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Military Construction and Veterans Affairs and Related Agencies Appropriations Act, 2013

Floor Speech

Location: Washington, DC


Ms. KAPTUR. First, I want to thank Mr. Grimm for offering this bipartisan amendment.

Last year, we saw the same effort to attack project labor agreements in the military construction appropriations bill. This House on a bipartisan basis made the right choice, and we voted to support negotiated contract labor agreements. Why? It's the American way. It's the American way to respect the dignity of the individual. Yes, we respect their lives, their liberty, and indeed their pursuit of happiness. In northern Ohio, we've seen how important project labor agreements are. We use them to save lives as skilled laborers perform extremely dangerous work that I would dare say almost no one in this House is capable of performing.

These agreements are absolutely essential for workplace safety, for ensuring quality construction, and protecting the lives and rights of those men and women who perform extremely difficult, sophisticated, and superhuman work on a regular basis. I'm reminded in Toledo, Ohio, not so long ago we were replacing a major interstate lift bridge--the largest transportation project in Ohio history--over $400 million over several years.

We knew we needed a project labor agreement to complete the job with as few accidents as possible because we were replacing a lift bridge along one of the region's most important interstate highway systems adjoining three States. We insisted, and I worked so hard, to achieve a project labor agreement for the construction of this complex skyway bridge over the Maumee River, the largest river that flows into the Great Lakes. I didn't want it to be like Mackinaw Bridge, with the names listed for posterity of all the dead workers who were responsible for building that bridge, and whose names are left to history.

We hoped and worked so hard to try to limit the danger to the men and women who would build our bridge. We knew we needed a project labor agreement to write the rules of the road for that construction project. People were literally placing their lives at great risk every single day. If you don't believe me, you should have seen those talented individuals lofted at hundreds of feet in the air and then in bitterly freezing weather trying to put the pieces together above the river to construct the giant spires, physically creating the modern architectural wonder of the Glass City Skyway, which was dedicated to all the veterans of our country. But despite all our noble efforts and the safety precautions, our community still lost precious lives in two separate tragedies that were avoidable.

In the middle of February in 2004, one of the cranes collapsed, killing four workers and injuring four others. Why did they collapse? Because the company decided to cut corners and created a contest between which parts of the roadbed would be built faster by separate teams of workers. All the inspectors missed what was happening. Four workers were killed. I went to every single funeral. I never want to have to do that again. I never want to have to try to comfort the families of the tragedy that happened. Three years later, another man died when the platform he was working on collapsed. I know we would have lost more lives, were it not for the project labor agreement, but we shouldn't have even lost those lives. Yet, we would have lost more lives if there had not been a project labor agreement in place.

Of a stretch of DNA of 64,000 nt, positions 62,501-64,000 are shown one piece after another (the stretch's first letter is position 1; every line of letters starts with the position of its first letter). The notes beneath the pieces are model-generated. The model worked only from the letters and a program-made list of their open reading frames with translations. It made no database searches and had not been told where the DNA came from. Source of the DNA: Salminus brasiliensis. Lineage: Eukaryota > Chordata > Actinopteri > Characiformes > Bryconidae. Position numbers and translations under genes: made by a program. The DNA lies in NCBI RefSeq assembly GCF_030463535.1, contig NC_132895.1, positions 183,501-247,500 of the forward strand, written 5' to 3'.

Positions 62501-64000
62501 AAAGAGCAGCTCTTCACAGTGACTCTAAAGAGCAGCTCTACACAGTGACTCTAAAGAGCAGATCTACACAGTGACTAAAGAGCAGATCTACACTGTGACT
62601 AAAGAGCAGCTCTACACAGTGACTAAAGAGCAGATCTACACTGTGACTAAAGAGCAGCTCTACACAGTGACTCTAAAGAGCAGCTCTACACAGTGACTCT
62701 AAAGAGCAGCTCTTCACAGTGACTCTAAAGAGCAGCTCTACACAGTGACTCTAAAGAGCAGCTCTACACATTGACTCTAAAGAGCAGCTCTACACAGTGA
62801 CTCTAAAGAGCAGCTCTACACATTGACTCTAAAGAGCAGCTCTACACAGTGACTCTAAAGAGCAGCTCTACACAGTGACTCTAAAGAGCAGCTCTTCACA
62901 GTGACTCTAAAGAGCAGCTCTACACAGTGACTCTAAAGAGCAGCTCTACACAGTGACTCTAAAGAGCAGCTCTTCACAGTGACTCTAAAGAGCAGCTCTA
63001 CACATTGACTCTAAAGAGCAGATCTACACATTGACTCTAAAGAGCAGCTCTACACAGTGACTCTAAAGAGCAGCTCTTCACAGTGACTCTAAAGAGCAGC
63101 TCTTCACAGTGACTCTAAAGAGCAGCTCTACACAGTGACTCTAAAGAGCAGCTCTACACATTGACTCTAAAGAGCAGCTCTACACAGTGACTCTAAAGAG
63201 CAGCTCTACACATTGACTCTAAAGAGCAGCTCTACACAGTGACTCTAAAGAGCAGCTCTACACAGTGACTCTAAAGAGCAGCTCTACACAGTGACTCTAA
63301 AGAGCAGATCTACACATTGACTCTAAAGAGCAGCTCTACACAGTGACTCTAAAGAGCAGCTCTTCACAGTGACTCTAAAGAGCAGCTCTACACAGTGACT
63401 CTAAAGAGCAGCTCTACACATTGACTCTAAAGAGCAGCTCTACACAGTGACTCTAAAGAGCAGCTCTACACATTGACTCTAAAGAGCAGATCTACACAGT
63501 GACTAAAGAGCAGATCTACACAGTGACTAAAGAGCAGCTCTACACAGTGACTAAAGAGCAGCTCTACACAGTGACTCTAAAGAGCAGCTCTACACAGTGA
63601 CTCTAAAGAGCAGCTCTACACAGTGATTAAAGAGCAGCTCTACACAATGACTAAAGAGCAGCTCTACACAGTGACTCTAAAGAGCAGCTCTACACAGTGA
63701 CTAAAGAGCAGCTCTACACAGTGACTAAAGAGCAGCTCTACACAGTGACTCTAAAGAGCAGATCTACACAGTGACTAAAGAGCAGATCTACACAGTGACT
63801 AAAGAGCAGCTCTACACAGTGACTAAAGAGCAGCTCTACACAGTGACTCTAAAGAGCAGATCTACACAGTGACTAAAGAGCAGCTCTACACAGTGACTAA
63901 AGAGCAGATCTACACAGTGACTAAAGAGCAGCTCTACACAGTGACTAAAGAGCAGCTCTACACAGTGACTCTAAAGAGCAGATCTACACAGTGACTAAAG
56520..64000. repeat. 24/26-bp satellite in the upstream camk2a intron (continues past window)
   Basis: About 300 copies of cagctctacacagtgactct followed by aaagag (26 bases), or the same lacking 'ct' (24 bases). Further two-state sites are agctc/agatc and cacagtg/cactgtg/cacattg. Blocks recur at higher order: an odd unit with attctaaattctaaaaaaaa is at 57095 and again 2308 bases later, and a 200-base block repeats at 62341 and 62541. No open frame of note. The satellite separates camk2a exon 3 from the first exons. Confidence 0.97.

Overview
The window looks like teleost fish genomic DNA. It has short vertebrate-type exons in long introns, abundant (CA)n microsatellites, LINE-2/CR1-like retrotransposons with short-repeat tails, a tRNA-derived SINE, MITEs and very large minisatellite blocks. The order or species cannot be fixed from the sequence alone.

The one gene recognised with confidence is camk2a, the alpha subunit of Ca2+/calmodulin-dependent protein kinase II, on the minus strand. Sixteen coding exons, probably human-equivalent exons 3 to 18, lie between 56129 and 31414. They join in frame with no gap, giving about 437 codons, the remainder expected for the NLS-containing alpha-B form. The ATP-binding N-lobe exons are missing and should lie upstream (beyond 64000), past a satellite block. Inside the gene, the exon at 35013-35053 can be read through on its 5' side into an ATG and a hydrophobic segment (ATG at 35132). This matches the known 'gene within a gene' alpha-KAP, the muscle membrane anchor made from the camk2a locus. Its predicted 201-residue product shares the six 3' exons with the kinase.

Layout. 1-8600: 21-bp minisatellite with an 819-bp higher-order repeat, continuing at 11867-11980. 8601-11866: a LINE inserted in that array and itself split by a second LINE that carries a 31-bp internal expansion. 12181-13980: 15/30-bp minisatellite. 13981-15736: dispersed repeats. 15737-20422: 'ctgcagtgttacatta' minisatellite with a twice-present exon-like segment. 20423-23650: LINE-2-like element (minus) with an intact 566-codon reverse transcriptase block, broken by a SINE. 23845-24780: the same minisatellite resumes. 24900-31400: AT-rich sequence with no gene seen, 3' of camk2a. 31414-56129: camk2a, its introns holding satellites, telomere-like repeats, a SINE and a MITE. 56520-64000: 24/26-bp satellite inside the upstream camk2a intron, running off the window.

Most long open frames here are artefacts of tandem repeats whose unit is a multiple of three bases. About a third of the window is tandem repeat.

I don't believe in neutrality. Some of my colleagues have talked about neutrality. No, there should be no neutrality when it comes to workers lives. These workers were helping to build our country's future for the benefit of us all. They deserve a safe work environment. They deserve to have their lives represented in a contract agreement. The value of a completed project is worth more than the concrete, it's worth more than the spires, and it's worth more than the metal. It should be measured in the dignity of life. But workers were crushed to death. Thank God we had an agreement in place. It wasn't neutral. It defended those workers who lived. It defended the workers whose lives were saved because we knew we were a Nation of laws and that their lives were worth everything to us. That's the American way.

When we as a Nation invest in our physical infrastructure, those that are actually building up our country deserve to have their lives protected through contracts. Values derives not just from the cost of the concrete, but the value of their lives. Support project labor agreements, support this amendment.

I ask my colleagues to vote for the Grimm amendment, and I yield back the balance of my time.


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